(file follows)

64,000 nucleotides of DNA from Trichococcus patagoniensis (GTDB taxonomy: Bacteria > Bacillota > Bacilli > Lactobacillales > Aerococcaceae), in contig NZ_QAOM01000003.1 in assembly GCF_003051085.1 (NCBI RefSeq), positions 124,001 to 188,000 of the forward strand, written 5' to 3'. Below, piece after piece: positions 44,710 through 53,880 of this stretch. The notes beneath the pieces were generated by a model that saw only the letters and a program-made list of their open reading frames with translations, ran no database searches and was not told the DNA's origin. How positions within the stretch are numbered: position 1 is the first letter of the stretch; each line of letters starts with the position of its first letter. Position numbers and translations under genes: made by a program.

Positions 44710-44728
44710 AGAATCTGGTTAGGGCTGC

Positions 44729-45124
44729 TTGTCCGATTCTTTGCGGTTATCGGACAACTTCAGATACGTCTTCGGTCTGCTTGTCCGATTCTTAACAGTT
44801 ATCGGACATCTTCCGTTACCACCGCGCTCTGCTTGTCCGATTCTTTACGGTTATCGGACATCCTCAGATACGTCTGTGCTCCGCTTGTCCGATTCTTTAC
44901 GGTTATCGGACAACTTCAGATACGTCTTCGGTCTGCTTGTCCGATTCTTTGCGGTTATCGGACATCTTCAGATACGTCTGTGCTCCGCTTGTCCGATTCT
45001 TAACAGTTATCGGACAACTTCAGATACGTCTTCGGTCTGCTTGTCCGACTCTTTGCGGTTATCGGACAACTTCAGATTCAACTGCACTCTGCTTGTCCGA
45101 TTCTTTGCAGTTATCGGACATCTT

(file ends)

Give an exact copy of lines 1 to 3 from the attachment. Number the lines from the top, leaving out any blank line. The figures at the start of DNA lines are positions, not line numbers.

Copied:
64,000 nucleotides of DNA from Trichococcus patagoniensis (GTDB taxonomy: Bacteria > Bacillota > Bacilli > Lactobacillales > Aerococcaceae), in contig NZ_QAOM01000003.1 in assembly GCF_003051085.1 (NCBI RefSeq), positions 124,001 to 188,000 of the forward strand, written 5' to 3'. Below, piece after piece: positions 44,710 through 53,880 of this stretch. The notes beneath the pieces were generated by a model that saw only the letters and a program-made list of their open reading frames with translations, ran no database searches and was not told the DNA's origin. How positions within the stretch are numbered: position 1 is the first letter of the stretch; each line of letters starts with the position of its first letter. Position numbers and translations under genes: made by a program.

Positions 44710-44728
44710 AGAATCTGGTTAGGGCTGC